1 Reply
                                        1. re: Katie Nell
                                          ShanAgain (formerly posting as Shan - til I noticed another "Shan" posting)

                                          I hate fennel as well.

                                          I've always felt that cilantro had a "pleasant but soapy" taste - which begs the question... WTH is wrong with me that I'd even form that comparison? I don't think I had my mouth washed out more than once in my life. ;-)

                                        2. Someone needs to delve more deeply into the physiology of taste than Brillat-Savarin did - I'm fascinated by how complex the whole thing is, and how closely tied to smell. The "flavor" of any food is hardly ever a single taste or smell, like a single note, but more like a chord, and how we hear that chord depends on how sensitive our various receptors are.

                                          For the record, I found my first taste of cilantro not pleasing, and, yes, soapy, but the chicken enchiladas were otherwise wonderful. By the time I was halfway through my first helping, I had acquired the taste, and at the end of the meal decided I really liked it. I'm just lucky that way.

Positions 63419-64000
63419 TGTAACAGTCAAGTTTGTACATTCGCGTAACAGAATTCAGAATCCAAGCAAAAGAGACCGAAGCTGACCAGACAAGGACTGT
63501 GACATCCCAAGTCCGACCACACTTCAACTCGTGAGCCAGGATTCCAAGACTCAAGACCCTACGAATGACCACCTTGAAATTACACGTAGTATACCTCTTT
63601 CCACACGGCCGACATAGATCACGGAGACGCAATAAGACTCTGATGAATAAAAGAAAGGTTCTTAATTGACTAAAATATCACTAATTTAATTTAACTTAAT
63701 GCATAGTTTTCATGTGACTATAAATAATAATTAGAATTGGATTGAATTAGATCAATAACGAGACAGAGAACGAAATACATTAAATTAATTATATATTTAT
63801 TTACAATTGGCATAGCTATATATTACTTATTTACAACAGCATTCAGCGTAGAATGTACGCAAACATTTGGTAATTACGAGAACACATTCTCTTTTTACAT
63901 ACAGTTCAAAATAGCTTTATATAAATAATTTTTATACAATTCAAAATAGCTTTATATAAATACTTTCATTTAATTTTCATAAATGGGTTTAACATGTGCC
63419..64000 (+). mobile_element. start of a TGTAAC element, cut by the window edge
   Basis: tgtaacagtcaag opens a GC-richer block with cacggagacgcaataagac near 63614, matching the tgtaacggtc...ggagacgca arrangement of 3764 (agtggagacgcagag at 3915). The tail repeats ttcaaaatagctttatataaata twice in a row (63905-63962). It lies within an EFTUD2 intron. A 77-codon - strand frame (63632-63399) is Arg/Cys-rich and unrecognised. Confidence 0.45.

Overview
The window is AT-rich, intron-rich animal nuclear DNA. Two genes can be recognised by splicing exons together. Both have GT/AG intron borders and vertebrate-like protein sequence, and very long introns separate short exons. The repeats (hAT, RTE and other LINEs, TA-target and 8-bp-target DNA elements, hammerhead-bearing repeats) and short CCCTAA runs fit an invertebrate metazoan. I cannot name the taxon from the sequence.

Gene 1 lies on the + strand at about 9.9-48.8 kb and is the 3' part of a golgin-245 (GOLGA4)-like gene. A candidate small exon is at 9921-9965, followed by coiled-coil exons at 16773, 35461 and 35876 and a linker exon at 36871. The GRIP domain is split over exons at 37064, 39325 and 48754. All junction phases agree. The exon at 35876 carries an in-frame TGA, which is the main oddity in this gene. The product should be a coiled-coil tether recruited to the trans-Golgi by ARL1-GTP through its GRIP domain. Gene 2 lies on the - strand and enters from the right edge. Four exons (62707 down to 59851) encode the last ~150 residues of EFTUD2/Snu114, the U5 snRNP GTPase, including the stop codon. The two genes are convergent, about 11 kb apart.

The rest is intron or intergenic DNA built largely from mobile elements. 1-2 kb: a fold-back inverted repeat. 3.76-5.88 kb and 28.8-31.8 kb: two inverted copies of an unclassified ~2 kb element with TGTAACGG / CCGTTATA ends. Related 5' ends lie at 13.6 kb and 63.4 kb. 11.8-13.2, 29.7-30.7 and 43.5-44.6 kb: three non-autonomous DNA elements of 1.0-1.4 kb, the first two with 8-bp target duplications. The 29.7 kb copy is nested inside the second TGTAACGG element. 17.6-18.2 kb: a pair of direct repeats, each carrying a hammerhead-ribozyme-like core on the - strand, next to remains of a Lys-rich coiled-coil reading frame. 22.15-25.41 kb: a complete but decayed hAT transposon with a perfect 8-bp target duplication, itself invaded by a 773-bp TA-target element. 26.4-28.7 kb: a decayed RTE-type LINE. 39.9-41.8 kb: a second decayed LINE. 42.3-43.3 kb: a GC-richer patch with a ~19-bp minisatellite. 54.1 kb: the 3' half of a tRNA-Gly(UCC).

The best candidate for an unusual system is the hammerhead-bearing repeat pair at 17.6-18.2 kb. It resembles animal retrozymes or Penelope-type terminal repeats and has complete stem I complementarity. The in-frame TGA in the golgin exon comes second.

1. Just curious as to how those of you who find it unpleasant (soapy, etc) feel about its aroma?

                                            6 Replies
                                            1. re: PolarBear

                                              To be honest, it makes me gag, if it smells overwhelmingly of cilantro. To me, it kind of smells like smelly feet! But, I've been told I have a weird way of describing smells... I also think green peppers smell like body odor!

                                              1. re: Katie Nell

                                                I've always though papayas smelled/tasted a bit, well, fleshy, really. Not in a bad way, not overpoweringly, but distinctly human.

                                                And I can take cilantro in small quantities, where the dissonance adds to the effect of the dish, but cilantro in any quantity is pretty gross. And I don't like the smell much either.

                                              2. re: PolarBear

                                                The problem with that question is that, while the smell issue may be separable for someone who has yet to taste cilantro, once they do, the smell gets associated with the taste in a complex brain fusion, as you may know from the interrelationship of the two senses.

                                                The more interesting question would be if someone completely lost the sense of taste whether they gradually lost the smell association.

                                                1. re: Karl S.

                                                  That's a good point, Karl. Immediately after posting this I had a suspicion that the aroma might evoke a negative reaction if the taste is unpleasant and it would probably be unlikely that one could recall how they felt about the smell before their first taste.